Playoff Game 44
Maple Leafs 5, Canadiens 3
Stanley Cup Semifinals, Game 4
Thursday, April 2, 1964
Maple Leaf Gardens, Toronto, Ontario
Frank Mahovlich, the hockey player who has all the skills to lead the Leafs to another Stanley Cup, is confounding to dietitians.
Last Saturday afternoon in Montréal he turned his nose up at a pregame steak and settled for two eggs, subsisting for the remainder of the day on a few long sticks of licorice. That was the night he took command of the hockey game in the Forum, the Leafs winning 2-1 to tie the series.
He was the big charger again last night, his two goals and three assists being one point short of the playoff record held by former Montréal Canadien Dickie Moore. He had his eggs again for his pregame meal. Three of them this time, but they were merely the topping for a big, juicy steak.
“Well maybe not a whole steak, just a half of one,” Mahovlich laughed as he dried off in a crowded Toronto dressing room. “I played better tonight than Tuesday,” assessed the player who has few equals when he’s at his best.
Mahovlich was not aware that he was close to tying a league record. “I had enough chances to break the record,” he said, “but even if I had known I could not have tried any harder.”
As Mahovlich goes so goes Red Kelly, and the Liberal member of Parliament from York West was at his best last night. He did most of the work to set up Frank’s first goal, an easy backhand flip into an empty net. Kelly had bulled his way down right wing, shooting across the net. He fell with goalie Charlie Hodge and “The Big M” stepped over them to lift the puck home.
Earlier, Mahovlich did the heavy work for Kelly’s goal, taking his man out of the play in the corner and sliding a pass behind the net to George Armstrong, who relayed it out front to Kelly.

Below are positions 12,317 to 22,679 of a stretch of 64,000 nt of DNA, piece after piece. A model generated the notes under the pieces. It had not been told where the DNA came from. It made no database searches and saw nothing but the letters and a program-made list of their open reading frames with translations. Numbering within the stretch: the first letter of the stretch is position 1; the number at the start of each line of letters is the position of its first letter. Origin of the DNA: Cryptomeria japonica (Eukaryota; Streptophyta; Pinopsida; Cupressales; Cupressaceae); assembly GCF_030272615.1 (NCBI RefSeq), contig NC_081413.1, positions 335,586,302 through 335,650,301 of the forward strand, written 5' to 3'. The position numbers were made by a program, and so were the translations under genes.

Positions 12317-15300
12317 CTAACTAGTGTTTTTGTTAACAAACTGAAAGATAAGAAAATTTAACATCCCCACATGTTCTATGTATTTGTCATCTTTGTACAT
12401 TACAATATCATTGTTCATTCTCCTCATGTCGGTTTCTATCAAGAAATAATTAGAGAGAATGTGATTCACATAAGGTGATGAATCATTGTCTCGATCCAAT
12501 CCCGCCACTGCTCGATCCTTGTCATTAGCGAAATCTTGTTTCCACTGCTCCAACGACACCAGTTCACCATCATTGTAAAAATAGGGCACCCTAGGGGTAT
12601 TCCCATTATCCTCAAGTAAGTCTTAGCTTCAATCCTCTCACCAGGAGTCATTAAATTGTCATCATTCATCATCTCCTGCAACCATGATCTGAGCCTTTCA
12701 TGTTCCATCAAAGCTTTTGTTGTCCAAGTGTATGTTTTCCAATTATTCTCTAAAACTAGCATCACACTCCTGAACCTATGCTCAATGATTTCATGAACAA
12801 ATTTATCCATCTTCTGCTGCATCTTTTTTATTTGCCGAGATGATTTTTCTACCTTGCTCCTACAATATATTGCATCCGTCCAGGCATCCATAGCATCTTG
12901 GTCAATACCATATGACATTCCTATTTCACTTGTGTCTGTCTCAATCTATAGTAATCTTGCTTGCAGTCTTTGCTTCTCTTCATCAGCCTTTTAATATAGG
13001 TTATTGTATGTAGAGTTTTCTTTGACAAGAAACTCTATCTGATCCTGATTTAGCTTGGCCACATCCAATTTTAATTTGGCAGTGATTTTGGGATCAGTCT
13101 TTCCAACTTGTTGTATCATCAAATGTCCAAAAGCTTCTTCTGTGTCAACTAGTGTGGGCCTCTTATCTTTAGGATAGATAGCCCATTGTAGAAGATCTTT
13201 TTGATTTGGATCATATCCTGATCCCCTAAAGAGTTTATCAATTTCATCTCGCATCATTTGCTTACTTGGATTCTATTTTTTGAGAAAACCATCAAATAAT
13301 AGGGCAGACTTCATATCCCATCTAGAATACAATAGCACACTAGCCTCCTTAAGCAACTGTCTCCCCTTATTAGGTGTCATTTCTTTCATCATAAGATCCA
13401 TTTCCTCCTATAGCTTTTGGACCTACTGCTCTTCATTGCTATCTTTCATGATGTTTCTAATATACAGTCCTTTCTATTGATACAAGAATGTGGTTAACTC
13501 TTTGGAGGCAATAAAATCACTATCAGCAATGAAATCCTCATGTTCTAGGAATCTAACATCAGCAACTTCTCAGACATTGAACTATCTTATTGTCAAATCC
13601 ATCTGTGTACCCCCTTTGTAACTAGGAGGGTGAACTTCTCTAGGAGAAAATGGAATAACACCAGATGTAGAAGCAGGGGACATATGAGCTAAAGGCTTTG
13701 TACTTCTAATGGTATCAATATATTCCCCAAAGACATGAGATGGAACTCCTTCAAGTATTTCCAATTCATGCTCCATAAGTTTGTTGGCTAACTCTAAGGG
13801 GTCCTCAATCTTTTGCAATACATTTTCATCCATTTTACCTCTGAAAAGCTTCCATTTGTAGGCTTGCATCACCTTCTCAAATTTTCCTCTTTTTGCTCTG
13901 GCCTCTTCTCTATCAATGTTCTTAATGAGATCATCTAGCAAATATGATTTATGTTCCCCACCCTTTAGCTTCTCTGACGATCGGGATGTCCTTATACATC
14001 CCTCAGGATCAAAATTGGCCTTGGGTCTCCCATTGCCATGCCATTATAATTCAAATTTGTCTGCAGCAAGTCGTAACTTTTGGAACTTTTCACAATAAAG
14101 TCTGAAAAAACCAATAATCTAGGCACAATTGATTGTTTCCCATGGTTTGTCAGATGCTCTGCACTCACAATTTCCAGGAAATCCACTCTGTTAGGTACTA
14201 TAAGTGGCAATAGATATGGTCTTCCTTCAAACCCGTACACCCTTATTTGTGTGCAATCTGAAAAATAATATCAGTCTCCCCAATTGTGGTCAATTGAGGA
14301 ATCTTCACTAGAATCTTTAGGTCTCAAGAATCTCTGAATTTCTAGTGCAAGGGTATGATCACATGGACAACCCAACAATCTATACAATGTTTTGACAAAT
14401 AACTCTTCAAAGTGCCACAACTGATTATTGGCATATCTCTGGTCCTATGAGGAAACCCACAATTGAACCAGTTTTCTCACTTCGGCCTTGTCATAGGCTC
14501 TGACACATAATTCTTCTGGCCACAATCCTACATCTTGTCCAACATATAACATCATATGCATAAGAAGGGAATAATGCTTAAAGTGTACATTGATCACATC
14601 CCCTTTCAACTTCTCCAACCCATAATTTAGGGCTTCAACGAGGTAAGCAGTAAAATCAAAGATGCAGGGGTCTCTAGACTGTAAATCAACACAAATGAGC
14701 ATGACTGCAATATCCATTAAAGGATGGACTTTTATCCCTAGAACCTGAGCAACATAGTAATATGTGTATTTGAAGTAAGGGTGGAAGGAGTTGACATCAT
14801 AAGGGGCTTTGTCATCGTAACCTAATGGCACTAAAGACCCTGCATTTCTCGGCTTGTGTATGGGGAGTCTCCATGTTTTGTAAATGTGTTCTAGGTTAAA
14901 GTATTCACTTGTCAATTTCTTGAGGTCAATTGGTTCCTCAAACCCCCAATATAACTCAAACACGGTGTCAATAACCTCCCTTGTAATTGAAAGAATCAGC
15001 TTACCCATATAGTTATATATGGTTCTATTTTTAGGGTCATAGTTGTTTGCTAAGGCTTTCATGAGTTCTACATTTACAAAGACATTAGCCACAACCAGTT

Kelly had a word of praise for Henri Richard, the Canadiens’ tough little centre who took a physical pounding from Eddie Shack, the white man’s Bobo Brazil. Shack will probably be charged with plagiarism for stealing Bob’s favourite weapon, the Koko Konk. Shack administered a headbutt that must have made wrestling promoter Frank Tunney blush with envy. It was enough to give a bigger man a headache and while Richard came out of the nonsense with a cut right eye he didn’t back down from his big opponent.
Richard was one of the best of the Canadiens. Of his fight he said: “That was a good fight. We both hit each other pretty good.”
I thought the Leafs won the game when they won the first period brawling. Ron Stewart in particular battled hard all night and in a game with so much tension and tempers bound to overflow, it can at least be recorded that sticks were dropped for the midway mucking about.
Milt Schmidt, the coach of the Boston Bruins who watched his first game of the Toronto-Montréal series, thought the Canadiens came out of the game the fresher team. “I thought the Leafs were sagging toward the end of both the first and second periods and was surprised they finished so strongly. This series will depend on legs. I know the Canadiens have them, I’m not so sure about the other team.”